Jermaine Francis, Staff Reporter
Multinational software corporation Microsoft has embarked on a mission to make its technology more accessible to Jamaican students through its information technology (IT) academies.
On Tuesday, the company launched its second-such academy at the HEART Trust Vocational Training Development Institute (VTDI), located in Gordon Town, St Andrew.
The first academy was opened at the HEART College of Innovation and Technology in Montego Bay, St James.
Speaking at the opening of the academy, Microsoft's country manager, Marcelle Smart, said teachers and students would benefit from the initiative.
"What the IT academy programme does is provide curriculum support to the teachers so that their existing courses can be modified in such a way that they can include practical Microsoft-oriented technologies," Smart said.
She noted that students, on the other hand, would have access to online courses, and their regular courses may be modified to fit into the programme.
Smart said students who complete the programme would be able to take exams that would allow them to receive internationally recognised Microsoft certifications.
benefits of certification
"Microsoft certification is independent of any school-leaving certificate that they would get from HEART Trust or even from a high school or college. If you consider the level of certification students have when they leave high schools, if they could also leave with a Microsoft Certified Professional certificate, it says to the companies that are hiring that the student is ready for the working world," she added.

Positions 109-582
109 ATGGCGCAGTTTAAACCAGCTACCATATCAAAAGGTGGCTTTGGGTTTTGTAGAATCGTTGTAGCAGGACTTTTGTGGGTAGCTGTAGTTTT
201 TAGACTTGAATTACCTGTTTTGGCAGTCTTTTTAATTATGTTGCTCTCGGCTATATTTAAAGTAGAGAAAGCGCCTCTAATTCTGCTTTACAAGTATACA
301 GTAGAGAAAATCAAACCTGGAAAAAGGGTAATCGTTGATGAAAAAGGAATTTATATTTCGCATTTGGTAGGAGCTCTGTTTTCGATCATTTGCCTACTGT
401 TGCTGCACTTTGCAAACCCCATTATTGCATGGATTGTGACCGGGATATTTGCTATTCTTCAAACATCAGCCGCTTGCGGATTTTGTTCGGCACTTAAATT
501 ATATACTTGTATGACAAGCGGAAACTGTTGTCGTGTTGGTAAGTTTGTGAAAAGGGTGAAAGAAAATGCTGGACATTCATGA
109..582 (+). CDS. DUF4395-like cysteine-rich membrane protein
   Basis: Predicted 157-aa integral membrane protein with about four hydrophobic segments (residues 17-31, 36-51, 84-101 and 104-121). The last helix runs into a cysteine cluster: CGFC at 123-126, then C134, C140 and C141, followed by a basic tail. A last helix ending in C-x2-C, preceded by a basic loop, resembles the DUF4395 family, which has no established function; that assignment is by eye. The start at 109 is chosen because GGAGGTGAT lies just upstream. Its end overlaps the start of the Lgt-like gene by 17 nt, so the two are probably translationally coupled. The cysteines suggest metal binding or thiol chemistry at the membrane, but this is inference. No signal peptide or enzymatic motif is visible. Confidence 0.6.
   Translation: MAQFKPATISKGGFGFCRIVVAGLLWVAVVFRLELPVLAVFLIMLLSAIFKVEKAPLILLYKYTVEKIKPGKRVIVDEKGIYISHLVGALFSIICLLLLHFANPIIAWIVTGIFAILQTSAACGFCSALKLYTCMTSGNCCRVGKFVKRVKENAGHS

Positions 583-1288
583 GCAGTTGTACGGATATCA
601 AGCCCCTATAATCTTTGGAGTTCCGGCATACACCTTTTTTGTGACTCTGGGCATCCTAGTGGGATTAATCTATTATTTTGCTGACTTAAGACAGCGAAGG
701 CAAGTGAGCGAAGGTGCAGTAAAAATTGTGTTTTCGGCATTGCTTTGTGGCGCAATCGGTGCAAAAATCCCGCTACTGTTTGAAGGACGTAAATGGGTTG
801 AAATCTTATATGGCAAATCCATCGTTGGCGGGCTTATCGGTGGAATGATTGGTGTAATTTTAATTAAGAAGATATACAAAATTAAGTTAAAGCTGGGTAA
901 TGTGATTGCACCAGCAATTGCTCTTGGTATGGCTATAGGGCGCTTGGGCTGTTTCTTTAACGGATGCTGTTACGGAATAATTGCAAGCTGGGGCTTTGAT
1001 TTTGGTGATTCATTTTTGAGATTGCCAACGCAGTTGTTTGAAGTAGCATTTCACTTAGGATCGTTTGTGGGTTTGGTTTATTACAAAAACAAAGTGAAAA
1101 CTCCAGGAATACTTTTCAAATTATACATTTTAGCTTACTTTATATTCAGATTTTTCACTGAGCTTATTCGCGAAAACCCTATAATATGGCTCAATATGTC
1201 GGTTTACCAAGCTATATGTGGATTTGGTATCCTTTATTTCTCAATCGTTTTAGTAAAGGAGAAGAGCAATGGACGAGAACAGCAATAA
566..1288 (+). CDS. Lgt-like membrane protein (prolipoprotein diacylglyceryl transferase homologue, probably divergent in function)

Smart said Microsoft IT academies could be established at all levels of the education system and more schools should take the opportunity to get involved with this relatively affordable method of incorporating technology in classrooms.
Not willing to divulge how much it would cost to set up a Microsoft academy in a school, Smart said, "It is not expensive. It is something that parent-teachers' associations could do for their respective high schools across the island."
She said the process to set up an academy in a school was relatively easy and would require only a minimal annual fee after its initial set-up.
Meanwhile, director of the VTDI, Delize Williams, said some 200 students at the institution would benefit from the IT academy.
"We will have access to a lot of resources, instructional material, and resources for the students as well. There will also be access to much-needed software and, as you know, the costs attached to some software can be very prohibitive," Williams noted.